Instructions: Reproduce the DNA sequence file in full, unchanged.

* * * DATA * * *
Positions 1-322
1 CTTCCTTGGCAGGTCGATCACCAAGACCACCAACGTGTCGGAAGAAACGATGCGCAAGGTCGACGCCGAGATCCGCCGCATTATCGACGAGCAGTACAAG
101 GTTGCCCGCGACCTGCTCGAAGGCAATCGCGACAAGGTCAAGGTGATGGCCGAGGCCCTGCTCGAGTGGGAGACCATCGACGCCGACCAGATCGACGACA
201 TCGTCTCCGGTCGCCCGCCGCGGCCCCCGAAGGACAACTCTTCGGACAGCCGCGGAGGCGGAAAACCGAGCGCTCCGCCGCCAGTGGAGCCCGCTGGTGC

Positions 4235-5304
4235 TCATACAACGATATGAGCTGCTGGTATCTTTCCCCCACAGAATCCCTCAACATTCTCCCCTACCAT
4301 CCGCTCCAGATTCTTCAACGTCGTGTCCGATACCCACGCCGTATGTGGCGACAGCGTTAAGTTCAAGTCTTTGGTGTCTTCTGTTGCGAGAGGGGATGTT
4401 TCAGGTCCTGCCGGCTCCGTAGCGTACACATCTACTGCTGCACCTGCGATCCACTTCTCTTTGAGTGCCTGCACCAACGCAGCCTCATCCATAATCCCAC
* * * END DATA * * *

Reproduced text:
Positions 1-322
1 CTTCCTTGGCAGGTCGATCACCAAGACCACCAACGTGTCGGAAGAAACGATGCGCAAGGTCGACGCCGAGATCCGCCGCATTATCGACGAGCAGTACAAG
101 GTTGCCCGCGACCTGCTCGAAGGCAATCGCGACAAGGTCAAGGTGATGGCCGAGGCCCTGCTCGAGTGGGAGACCATCGACGCCGACCAGATCGACGACA
201 TCGTCTCCGGTCGCCCGCCGCGGCCCCCGAAGGACAACTCTTCGGACAGCCGCGGAGGCGGAAAACCGAGCGCTCCGCCGCCAGTGGAGCCCGCTGGTGC

Positions 4235-5304
4235 TCATACAACGATATGAGCTGCTGGTATCTTTCCCCCACAGAATCCCTCAACATTCTCCCCTACCAT
4301 CCGCTCCAGATTCTTCAACGTCGTGTCCGATACCCACGCCGTATGTGGCGACAGCGTTAAGTTCAAGTCTTTGGTGTCTTCTGTTGCGAGAGGGGATGTT
4401 TCAGGTCCTGCCGGCTCCGTAGCGTACACATCTACTGCTGCACCTGCGATCCACTTCTCTTTGAGTGCCTGCACCAACGCAGCCTCATCCATAATCCCAC